Why Rifqa Bary Fled Islam to Follow Jesus [+video]

By CBN News. CBN News first learned the name Rifqa Bary in 2009, when the then-teenager ran away from home to escape her Muslim family.

When Bary was 16 years old, her Muslim parents found out she had renounced Islam and had become a Christian. That’s when she ran away from home in Ohio and took refuge with Christians in Florida she had met on Facebook.

Bary had heard stories of so-called honor killings for those who renounce Islam, and she feared that if she returned home, her father would try to kill her . . .

Police in Florida and Ohio found no evidence she was in danger, but because she was a minor, Bary remained in Ohio state custody until her 18th birthday. (Read more from “Why Rifqa Bary Fled Islam to Follow Jesus” HERE)


Rifqa Bary, Who Converted From Islam to Christianity, Shares Her Miraculous Journey: ‘The Love of God Overwhelmed Me’

By Leah Marieann Klett. Rifqa Bary, the Ohio woman who made national headlines in 2009 when she ran away from her Muslim family after secretly converting to Christianity, recently opened up about her radical conversion, explaining that she left Islam after experiencing the love of God “in such a way where I had to give myself and I couldn’t hold back and I had to leave.”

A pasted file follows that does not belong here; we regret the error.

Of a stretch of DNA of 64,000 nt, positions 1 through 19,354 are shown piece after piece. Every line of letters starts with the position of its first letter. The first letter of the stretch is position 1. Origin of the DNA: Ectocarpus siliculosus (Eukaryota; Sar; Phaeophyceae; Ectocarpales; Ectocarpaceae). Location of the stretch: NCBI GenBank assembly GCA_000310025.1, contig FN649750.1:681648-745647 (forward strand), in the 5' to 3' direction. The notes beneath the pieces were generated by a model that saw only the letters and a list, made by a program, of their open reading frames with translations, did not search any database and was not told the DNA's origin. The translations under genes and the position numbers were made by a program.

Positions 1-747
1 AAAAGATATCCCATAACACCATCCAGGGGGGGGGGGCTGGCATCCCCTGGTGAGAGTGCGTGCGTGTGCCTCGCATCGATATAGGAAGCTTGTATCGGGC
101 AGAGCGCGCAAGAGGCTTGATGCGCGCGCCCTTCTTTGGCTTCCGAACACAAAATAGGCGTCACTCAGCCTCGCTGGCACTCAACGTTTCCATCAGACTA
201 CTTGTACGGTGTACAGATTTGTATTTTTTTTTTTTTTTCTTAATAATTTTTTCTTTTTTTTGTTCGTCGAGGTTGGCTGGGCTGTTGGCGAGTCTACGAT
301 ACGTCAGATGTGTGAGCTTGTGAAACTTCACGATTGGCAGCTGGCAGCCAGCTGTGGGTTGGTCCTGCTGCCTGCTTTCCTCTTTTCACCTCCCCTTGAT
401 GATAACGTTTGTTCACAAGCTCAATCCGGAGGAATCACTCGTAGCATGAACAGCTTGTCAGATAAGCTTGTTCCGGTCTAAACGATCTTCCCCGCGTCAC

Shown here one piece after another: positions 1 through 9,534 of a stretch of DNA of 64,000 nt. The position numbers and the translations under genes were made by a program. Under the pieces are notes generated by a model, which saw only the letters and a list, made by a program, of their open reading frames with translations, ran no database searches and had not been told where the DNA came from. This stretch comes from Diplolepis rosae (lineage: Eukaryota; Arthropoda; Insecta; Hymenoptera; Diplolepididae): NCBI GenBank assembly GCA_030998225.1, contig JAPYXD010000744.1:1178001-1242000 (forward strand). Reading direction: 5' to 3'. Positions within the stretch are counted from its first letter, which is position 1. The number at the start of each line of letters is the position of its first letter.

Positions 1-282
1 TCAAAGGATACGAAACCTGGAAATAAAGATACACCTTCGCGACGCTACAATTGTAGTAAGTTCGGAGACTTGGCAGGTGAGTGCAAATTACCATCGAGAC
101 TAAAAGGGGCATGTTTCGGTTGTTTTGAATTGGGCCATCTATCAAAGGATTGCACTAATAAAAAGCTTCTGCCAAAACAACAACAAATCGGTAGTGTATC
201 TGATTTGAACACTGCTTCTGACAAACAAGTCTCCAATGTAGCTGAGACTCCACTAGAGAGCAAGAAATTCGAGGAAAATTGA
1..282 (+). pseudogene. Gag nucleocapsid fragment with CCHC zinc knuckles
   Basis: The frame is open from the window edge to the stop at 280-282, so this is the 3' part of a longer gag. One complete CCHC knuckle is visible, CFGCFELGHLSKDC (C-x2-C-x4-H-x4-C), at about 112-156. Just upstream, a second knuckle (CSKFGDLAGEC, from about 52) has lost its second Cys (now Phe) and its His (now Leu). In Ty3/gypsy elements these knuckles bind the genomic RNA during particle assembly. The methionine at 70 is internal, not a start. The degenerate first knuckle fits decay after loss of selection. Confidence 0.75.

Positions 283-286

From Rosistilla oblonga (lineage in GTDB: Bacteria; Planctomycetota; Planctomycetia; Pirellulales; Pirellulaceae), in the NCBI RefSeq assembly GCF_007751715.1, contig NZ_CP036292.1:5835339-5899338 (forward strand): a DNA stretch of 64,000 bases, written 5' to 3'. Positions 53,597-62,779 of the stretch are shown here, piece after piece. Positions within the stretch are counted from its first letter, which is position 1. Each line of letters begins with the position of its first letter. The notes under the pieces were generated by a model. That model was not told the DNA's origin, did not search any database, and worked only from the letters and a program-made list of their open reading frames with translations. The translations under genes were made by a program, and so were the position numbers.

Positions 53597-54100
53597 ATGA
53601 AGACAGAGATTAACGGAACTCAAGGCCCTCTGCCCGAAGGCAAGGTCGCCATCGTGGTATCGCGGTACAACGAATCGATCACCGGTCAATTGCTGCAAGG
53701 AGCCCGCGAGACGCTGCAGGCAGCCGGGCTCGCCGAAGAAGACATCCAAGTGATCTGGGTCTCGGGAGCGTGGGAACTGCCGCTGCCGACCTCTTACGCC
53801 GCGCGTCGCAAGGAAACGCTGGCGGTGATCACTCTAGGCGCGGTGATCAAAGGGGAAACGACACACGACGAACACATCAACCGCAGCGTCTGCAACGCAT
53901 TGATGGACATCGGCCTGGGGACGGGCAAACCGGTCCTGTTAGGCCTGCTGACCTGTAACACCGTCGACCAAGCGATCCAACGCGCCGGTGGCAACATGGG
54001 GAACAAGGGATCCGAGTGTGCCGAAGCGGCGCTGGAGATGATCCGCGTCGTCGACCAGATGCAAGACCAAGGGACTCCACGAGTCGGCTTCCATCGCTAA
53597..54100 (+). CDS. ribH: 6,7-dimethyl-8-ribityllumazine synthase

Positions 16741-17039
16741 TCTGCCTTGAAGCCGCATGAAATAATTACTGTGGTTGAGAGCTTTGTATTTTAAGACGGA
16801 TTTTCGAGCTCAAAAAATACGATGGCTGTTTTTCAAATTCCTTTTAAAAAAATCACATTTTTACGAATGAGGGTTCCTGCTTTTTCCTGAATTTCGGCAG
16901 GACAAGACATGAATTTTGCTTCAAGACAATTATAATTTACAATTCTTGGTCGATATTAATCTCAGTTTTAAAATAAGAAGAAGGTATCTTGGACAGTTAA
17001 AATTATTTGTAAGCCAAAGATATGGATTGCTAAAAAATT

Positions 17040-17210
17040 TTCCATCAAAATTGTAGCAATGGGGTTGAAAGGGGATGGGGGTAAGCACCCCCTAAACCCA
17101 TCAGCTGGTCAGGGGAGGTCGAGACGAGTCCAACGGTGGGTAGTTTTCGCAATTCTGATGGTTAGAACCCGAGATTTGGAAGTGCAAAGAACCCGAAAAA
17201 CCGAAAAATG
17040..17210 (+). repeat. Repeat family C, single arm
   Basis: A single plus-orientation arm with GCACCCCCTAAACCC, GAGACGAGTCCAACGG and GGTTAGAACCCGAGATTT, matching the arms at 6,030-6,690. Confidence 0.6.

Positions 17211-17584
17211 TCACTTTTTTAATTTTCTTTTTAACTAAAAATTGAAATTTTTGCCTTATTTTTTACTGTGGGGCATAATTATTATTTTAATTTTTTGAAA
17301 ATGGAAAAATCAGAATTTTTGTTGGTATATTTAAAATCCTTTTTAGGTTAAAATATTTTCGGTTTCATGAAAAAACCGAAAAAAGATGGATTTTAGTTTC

Bary, who tells her inspiring story in the new book “Hiding in the Light,” reveals that she had been molested as a child by a member of her extended family and also lost sight in her right eye, two incidents which ultimately prompted her parents to leave Sri Lanka and move to the U.S. in 2000.

“I grew up in a Muslim home– I come from an extremely strict home. In my culture there’s a lot of oppression..shame is cast on the victim,” the 22-year-old told Elisabeth Hasselbeck on “Fox and Friends” in her first national television interview held on Tuesday.

After moving to Ohio, the young girl gave herself completely to her Muslim faith–but found it to be empty. In her autobiography, Bary reveals that she was then drawn to Christianity because it offered her a chance to worship God in a more personal way, not by compulsion, and in a language she could understand.

“When I was 13, I sought another way and did the really ‘despicable’ thing, which was praying to another God,” Bary recalled. “I was desperate just to be able to be free to worship Jesus, so I would sneak out sometimes to go to prayer meetings or I would stay up late and read the Bible in the bathroom or find any possible way.” (Read more from this story HERE)

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